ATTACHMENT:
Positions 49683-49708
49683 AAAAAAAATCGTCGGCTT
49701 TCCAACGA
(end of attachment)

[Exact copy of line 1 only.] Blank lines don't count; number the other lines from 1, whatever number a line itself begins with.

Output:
Positions 49683-49708